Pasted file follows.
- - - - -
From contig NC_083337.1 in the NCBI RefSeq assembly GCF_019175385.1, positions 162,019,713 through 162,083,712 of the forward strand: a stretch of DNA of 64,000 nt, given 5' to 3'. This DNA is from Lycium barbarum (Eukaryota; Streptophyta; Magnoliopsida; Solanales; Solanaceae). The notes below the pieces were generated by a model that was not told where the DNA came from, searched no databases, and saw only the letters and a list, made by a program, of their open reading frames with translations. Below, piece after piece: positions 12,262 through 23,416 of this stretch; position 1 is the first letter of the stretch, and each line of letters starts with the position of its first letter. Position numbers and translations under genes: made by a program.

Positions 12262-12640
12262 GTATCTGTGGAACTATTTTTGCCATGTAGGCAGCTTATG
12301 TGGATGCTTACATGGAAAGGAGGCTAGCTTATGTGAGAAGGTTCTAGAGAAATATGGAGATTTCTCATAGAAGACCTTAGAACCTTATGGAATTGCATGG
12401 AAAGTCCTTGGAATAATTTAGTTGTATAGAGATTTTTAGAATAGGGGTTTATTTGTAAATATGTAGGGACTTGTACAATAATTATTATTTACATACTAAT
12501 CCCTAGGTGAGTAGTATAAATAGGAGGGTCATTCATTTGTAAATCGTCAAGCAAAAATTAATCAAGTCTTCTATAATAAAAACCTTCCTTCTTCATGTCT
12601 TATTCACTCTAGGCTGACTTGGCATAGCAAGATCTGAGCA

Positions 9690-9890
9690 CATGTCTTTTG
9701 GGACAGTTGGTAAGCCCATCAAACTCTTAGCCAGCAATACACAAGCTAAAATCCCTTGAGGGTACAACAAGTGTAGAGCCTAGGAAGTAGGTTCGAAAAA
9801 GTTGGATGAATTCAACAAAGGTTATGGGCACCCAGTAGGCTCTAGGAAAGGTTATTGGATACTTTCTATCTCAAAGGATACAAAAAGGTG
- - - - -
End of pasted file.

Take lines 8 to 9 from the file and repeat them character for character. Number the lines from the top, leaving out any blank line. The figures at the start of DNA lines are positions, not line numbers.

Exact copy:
Positions 9690-9890
9690 CATGTCTTTTG